810 S.W.2d 422

410/WEST AVENUE LTD., David Saks Doyle Spruill, Appellants, v. TEXAS TRUST SAVINGS BANK, F.S.B., et al., Appellees.

No. 04-90-00461-CV.Court of Appeals of Texas, San Antonio.
April 24, 1991.

Appeal from the 150th District Court, Bexar County, John Cornyn, J.

Page 423

Oliver S. Heard, Jr., Clifton F. Douglass, III, Karl E. Hays, Heard, Goggan, Blair Williams, San Antonio, for appellants.

Lane D. Thibodeaux, Edward E. Robinson, Shannon M. Sanders, West, Adams, Webb Allbritton, P.C., Bryan, Ann S. Duross, Colleen B. Bombardier, Richard J. Osterman, Jr., John P. Parker, Washington, D.C., Evelyn N. Howard-Hand, Deitch, Egan, Greenblum Hamilton, P.C., Scott N. Morse, Brown Maroney
Oaks Hartline, Austin, for appellees.

Before CHAPA, BIERY and CARR, JJ.

OPINION
CHAPA, Justice.

Appellants, 410/West Avenue Ltd., David Saks, and Doyle Spruill, became involved in a transaction with appellees, Peoples Savings and Loan Association of Llano, Texas and Peoples Mortgage Company, which eventually resulted in appellants executing a certain real estate lien note and deed of trust. Appellants sued appellees

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alleging usury, breach of contract, actual and constructive fraud, breach of the covenant of good faith and fair dealing, breach of an oral promise to lend, violations of the Texas Deceptive Trade Practices and Consumer Protection Act, breach of a fiduciary duty, violations of the Federal Bank Tying Act, violations of the Federal Savings and Loan Act and the Texas Savings and Loan Rules, and violations of the Texas Revised Limited Partnership Act. The appellees answered, and Peoples Savings and Loan countersued on the note. Later, Texas Trust Savings Bank, F.S.B., assignee of the Federal Savings and Loan Corporation and successors in interest to Peoples Savings and Loan Association, intervened. The record reflects that the trial court granted multiple summary judgments which resulted in this appeal.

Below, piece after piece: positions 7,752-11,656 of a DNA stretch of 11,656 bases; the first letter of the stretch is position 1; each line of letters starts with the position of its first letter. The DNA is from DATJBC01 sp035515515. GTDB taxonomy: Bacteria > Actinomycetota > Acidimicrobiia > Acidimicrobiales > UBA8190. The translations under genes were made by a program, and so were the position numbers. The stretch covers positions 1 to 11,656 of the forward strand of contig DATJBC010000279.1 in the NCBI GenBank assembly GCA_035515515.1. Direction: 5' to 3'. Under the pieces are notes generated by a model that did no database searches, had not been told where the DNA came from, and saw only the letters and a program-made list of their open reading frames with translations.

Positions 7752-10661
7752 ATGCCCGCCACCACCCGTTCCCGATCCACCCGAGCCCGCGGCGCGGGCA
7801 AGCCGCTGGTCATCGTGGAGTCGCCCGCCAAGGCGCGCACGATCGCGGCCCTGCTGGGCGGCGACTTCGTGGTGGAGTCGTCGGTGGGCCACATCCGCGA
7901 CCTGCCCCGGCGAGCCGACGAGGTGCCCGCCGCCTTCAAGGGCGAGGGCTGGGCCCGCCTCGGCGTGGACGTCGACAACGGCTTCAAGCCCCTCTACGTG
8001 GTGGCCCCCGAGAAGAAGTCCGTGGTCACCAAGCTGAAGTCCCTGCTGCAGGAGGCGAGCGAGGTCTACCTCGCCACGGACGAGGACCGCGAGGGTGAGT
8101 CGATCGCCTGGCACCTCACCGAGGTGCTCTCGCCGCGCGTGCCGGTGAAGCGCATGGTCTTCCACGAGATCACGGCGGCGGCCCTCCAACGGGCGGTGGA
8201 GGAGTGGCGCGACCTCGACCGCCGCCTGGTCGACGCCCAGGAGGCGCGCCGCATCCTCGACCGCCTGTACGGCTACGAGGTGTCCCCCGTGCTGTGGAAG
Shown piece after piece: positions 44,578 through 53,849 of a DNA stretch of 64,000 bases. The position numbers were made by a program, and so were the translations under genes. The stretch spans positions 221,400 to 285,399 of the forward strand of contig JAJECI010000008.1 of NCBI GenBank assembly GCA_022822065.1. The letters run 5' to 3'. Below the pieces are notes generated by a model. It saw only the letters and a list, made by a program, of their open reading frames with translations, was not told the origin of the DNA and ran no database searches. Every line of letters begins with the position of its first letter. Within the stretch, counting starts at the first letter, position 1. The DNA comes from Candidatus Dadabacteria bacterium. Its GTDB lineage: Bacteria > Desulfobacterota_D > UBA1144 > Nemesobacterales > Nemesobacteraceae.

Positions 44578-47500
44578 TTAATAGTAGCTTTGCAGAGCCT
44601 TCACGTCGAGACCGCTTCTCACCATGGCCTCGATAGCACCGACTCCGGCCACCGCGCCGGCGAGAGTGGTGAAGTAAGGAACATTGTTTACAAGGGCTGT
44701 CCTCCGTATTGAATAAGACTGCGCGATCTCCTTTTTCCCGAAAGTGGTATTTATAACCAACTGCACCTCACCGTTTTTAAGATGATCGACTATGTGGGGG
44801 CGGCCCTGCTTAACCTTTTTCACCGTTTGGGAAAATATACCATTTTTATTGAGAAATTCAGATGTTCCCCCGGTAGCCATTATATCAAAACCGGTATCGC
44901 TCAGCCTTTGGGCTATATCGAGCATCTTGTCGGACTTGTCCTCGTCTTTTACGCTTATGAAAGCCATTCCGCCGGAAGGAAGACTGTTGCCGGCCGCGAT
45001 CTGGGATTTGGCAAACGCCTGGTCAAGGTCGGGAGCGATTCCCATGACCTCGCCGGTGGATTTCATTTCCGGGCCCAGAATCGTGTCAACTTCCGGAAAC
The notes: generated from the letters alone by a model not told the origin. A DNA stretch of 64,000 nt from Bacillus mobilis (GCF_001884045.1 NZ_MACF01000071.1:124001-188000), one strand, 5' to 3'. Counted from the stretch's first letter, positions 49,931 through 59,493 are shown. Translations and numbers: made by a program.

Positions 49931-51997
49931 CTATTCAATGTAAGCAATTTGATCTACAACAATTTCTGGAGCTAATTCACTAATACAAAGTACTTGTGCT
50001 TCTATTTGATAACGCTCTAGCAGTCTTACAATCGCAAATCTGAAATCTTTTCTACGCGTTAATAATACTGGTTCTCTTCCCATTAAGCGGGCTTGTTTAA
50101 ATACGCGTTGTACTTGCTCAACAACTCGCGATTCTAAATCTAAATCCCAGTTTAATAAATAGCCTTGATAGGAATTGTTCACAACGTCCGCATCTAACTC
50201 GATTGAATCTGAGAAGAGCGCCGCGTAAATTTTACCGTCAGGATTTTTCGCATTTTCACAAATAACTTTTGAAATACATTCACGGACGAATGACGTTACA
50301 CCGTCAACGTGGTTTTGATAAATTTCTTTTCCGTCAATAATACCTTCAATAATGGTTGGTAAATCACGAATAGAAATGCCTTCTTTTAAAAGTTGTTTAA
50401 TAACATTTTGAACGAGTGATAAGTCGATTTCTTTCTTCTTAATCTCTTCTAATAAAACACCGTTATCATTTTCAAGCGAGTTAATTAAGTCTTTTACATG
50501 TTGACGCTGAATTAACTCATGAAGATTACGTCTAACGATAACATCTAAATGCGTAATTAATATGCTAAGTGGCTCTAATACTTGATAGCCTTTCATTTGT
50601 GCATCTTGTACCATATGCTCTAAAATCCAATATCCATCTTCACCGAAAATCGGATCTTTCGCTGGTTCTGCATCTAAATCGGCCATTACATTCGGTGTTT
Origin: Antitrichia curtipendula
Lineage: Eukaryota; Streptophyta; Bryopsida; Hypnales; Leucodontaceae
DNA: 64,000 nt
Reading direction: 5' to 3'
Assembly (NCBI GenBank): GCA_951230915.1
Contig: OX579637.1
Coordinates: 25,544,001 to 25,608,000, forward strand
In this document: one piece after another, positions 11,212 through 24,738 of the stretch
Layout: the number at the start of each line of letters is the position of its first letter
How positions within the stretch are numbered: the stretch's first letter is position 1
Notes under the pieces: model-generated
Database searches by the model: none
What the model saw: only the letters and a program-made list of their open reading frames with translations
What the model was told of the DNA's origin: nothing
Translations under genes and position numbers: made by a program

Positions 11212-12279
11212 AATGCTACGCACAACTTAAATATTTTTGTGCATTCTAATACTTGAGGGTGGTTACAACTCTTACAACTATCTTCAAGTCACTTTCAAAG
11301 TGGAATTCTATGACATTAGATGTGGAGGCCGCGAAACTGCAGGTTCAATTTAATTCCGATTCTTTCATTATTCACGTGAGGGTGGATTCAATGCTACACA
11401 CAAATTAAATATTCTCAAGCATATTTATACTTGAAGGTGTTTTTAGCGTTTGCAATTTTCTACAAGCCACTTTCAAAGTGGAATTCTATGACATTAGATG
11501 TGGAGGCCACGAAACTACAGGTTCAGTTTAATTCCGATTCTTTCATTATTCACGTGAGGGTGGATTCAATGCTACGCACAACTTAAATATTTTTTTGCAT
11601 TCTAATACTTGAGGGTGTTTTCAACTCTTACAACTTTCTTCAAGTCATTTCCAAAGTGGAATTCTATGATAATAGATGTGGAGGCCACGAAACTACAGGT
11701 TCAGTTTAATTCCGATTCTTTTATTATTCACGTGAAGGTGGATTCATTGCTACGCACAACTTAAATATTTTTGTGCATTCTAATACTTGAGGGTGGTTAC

The dispositive issue is whether the multiple summary judgments are interlocutory and nonappealable. TEX.R.APP.P. 90.

Summary judgment cannot be granted to a party that does not properly move for such relief by proper motion. Teer v. Duddlesten, 664 S.W.2d 702, 704 (Tex. 1984). Further, defendant movants for summary judgment have the burden of showing, as a matter of law, that no material issue of fact exists as to all of the plaintiffs’ causes of action Arnold v. National County Mut. Fire Ins. Co., 725 S.W.2d 165, 167 (Tex. 1987); see also City of Beaumont v. Guillory, 751 S.W.2d 491, 492 (Tex. 1988) (holding that a motion for summary judgment must expressly dispose of all issues presented in a suit). Motions for summary judgment “stand or fall on the grounds specifically set forth in the motions.” Ortiz v. Spann, 671 S.W.2d 909, 914 (Tex.App. — Corpus Christi 1984, writ ref’d n.r.e.) (emphasis added). The Texas Supreme Court has indicated the urgency of specificity in motions for summary judgments:

It is axiomatic that one may not be granted judgment as a matter of law on a cause of action not addressed in a summary judgment proceeding. In City of Houston v. Clear Creek Basin Auth., 589 S.W.2d 671, 678 (Tex. 1979), we wrote, “The movant . . . must establish his entitlement to a summary judgment on the issues expressly presented to the trial court by conclusively proving all essential elements of his cause of action or defense as a matter of law.” (Emphasis added.)
Because [appellee] moved for summary judgment on only one of [appellant’s] four causes of action, the court of appeals’ affirmation of this judgment was improper as to the other causes of action alleged by [appellant]. (Citations omitted.)

Chessher v. Southwestern Bell Telephone Co., 658 S.W.2d 563, 564 (Tex. 1983) (emphasis in original).

A summary judgment, unlike a judgment signed after a trial on the merits, is presumed to dispose of only those issues expressly presented, not all issues in the case. A summary judgment that fails to dispose expressly of all parties and issues in the pending suit is interlocutory and not appealable unless a severance of that phase of the case is ordered by the trial court; in the absence of an order of severance, the party against whom an interlocutory summary judgment has been rendered has his right of appeal when and not before such partial summary judgment is merged in a final judgment disposing of all parties and issues. Teer v. Duddlesten, 664 S.W.2d 702, 704 (Tex. 1984).

City of Beaumont, 751 S.W.2d at 492 (emphasis added) (remaining citations omitted).

The record reflects that both appellees filed their first motion for summary judgment on August 18, 1988, which resulted in a partial summary judgment signed much later on November 24, 1989.[1] The resulting partial summary judgmen expressly disposes of only the wrongful foreclosure and the Federal Savings and Loan Tying Act claims; moreover, the partial

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summary judgment states that summary judgment is denied as to all other claims. Consequently, this is an interlocutory summary judgment which does not dispose of all causes of action and, is nonappealable. City of Beaumont, 751 S.W.2d at 492.